• Corey, I hate to hear that you are suffering. As you know, it simply sucks! There really is no good way to say it. However, taking time for yourself is imperative not only to your happiness, but your children’s’. The healthier and happier you are, the better mother and friend you can be to them. You can heir example of what an emotionally balanced person acts like. That is a great gift! So don’t feel guilty if you need time alone, time to heal, or time to grow. There is no shame in that. I pray you find help and health. I am happy to reconnect! And am open to just about any question or discussion you might ever need of me. =)

  5. Thanks so much. I appreciate the support. Prayer is what I am relying on at this point. Luckily things have begun to balance out a little. I appreciate you being there to discuss and answer questions. It is good to know that you can understand where I am coming from. It was great to heat from you! 🙂

  6. I really can relate to this post. I spent so many years focused on looking for the “cure” to my illness that most of my friendships dissolved. But the ones that stuck are the ones I focus on now. And there is only 3 and though they live within driving distance, they are very busy with their lives.

    Perhaps with our experience with mental illness, we know the value of friendship because we have loved and lost. I think we also know who precious each moment spent together is, perhaps more so than people who have not experienced illness.

    What I am trying to say is I long for the type of friendship you speak of, where the friend shows up in the same way I want to show up in the friendship.

    Truthfully, I think it starts with me. I am practising being my own best friend. I am being to myself what I want a friend to be for me. Not only is it comforting to know I’ve got my back (hell knows I have abandoned myself more than once), I am getting better at being compassionate towards myself and telling myself I am just right. Maybe then I will attract the kind of friendships I want in my life.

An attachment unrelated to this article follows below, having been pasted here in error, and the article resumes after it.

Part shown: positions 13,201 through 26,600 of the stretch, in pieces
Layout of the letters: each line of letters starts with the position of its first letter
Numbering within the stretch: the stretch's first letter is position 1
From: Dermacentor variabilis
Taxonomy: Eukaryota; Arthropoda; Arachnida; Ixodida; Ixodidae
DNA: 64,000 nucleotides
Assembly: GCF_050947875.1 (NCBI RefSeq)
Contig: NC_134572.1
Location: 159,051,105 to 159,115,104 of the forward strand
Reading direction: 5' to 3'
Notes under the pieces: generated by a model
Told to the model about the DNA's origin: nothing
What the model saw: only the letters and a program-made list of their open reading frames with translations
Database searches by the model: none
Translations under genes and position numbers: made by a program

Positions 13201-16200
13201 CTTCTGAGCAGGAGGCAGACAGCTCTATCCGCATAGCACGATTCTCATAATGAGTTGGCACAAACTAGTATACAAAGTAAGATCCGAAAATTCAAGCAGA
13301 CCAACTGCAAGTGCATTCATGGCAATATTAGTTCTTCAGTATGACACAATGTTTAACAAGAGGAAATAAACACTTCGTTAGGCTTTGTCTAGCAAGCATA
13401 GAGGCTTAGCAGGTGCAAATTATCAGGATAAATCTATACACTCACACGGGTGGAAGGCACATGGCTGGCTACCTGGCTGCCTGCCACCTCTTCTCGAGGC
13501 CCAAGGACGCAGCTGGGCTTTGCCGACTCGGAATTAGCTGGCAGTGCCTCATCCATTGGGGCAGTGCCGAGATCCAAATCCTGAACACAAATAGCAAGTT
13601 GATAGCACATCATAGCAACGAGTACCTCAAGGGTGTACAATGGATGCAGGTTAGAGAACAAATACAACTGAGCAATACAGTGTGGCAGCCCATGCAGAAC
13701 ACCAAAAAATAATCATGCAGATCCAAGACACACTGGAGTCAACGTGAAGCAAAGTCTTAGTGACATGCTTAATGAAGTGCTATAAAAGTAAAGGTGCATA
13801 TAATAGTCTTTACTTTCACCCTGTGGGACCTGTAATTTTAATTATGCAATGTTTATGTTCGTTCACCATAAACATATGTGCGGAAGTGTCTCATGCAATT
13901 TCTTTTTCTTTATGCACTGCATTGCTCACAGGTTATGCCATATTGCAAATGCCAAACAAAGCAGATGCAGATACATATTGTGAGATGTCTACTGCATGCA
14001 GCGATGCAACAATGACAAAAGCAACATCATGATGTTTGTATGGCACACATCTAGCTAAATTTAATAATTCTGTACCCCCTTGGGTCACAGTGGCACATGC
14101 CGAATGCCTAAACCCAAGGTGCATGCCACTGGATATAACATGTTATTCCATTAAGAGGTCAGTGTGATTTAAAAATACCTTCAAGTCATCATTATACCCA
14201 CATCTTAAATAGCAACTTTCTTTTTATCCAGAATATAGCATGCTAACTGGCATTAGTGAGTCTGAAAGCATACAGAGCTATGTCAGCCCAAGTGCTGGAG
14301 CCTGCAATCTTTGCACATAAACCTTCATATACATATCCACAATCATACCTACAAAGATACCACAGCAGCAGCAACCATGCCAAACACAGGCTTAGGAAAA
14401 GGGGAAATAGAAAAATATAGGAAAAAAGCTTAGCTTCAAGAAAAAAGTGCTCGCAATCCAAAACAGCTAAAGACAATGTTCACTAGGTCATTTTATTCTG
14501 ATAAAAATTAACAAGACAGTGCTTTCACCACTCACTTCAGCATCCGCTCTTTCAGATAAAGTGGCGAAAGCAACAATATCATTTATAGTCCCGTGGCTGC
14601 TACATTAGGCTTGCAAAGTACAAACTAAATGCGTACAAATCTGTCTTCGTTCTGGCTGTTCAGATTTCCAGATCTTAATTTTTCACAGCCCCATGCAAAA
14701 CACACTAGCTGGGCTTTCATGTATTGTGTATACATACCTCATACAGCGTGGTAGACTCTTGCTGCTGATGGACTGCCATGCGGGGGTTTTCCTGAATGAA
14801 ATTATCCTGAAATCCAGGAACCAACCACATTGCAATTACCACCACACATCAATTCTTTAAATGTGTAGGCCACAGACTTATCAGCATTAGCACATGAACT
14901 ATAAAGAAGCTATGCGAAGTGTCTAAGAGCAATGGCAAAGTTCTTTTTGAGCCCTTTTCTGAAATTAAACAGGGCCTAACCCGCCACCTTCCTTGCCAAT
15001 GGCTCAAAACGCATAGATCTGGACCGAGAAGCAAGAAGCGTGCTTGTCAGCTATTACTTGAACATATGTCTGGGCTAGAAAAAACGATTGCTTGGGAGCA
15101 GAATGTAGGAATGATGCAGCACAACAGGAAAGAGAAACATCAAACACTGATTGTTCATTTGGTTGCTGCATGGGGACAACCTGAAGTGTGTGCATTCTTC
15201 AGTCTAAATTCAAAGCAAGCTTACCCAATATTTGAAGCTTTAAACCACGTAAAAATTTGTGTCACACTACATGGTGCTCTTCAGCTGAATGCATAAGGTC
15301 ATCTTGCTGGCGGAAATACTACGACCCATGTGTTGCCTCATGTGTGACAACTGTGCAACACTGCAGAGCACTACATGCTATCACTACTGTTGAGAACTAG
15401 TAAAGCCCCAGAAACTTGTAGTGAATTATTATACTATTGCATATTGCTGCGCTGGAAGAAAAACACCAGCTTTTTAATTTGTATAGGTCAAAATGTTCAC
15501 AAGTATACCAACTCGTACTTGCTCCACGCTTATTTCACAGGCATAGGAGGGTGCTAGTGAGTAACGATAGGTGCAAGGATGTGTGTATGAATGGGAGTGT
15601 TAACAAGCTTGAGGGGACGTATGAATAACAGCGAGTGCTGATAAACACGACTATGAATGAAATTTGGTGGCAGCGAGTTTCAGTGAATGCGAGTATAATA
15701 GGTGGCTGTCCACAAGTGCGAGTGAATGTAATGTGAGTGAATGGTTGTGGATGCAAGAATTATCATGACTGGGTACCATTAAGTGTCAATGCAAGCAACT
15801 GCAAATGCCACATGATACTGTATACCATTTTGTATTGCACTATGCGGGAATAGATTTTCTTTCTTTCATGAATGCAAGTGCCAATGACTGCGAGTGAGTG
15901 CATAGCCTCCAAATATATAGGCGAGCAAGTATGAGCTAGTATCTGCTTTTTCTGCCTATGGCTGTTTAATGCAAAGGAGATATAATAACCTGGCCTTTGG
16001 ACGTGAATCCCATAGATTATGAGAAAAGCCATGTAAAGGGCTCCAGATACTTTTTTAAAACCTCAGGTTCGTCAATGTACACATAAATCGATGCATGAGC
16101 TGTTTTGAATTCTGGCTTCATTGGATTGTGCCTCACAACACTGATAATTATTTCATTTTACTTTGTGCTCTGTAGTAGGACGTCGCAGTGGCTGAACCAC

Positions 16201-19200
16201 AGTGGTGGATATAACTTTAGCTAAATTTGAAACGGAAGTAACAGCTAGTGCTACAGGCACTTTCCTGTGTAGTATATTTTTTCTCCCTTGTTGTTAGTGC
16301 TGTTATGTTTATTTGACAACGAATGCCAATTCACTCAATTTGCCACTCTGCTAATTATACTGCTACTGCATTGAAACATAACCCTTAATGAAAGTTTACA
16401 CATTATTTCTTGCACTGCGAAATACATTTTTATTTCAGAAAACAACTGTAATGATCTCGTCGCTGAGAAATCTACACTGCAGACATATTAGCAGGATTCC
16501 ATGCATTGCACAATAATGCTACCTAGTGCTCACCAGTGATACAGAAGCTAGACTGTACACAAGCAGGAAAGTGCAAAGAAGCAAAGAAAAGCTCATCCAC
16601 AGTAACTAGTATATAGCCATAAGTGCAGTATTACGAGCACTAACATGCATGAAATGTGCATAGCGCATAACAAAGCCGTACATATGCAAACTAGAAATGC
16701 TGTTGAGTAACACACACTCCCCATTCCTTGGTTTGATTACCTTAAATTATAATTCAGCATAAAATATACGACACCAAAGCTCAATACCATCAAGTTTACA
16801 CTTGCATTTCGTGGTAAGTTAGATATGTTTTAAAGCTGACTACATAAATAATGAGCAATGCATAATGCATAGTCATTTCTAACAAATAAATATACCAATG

I wish you all the best and much love.

    Trish

    • Trish, you hit a massive nail on the head when you mentioned how you are trying to learn to be compassionate to yourself and be your own best friend. I think we tend to either lose that ability or never develop it in the first place. Twenty or thirty years later, we find ourselves having to develop something we should have developed as young people and carried into adulthood. What a big goal for us but so worth working towards!
      Good luck!

  7. I have been surfing online more than three hours today, yet I never found any interesting article like yours.
    It’s pretty worth enough for me. In my opinion, if all web owners and bloggers made good content as you did, the net will be a lot more useful than ever before.

    • Thank you, Antonio! You have no idea how much I needed to hear that today of all days. I usually feel as though my thoughts are pretty useless (a BPD-er who is trying to learn to self-validate…just not quite there yet), so I probably do not write as often as I could. Thank you for taking the time to make me feel useful. ~RdHd

    • Thank you very much for finding my blog, let alone bookmarking it! I am glad to know that what I write helps, informs, or simply lets another person feel less alone. 🙂 Take care!

    • Thank you for deeming me “knowledgeable”. I know everyone’s experience differs, but I believe there is usually a vast common ground that we share emotionally, ill or not. I hope I can keep writing well enough for you to like! 😉 Be blessed!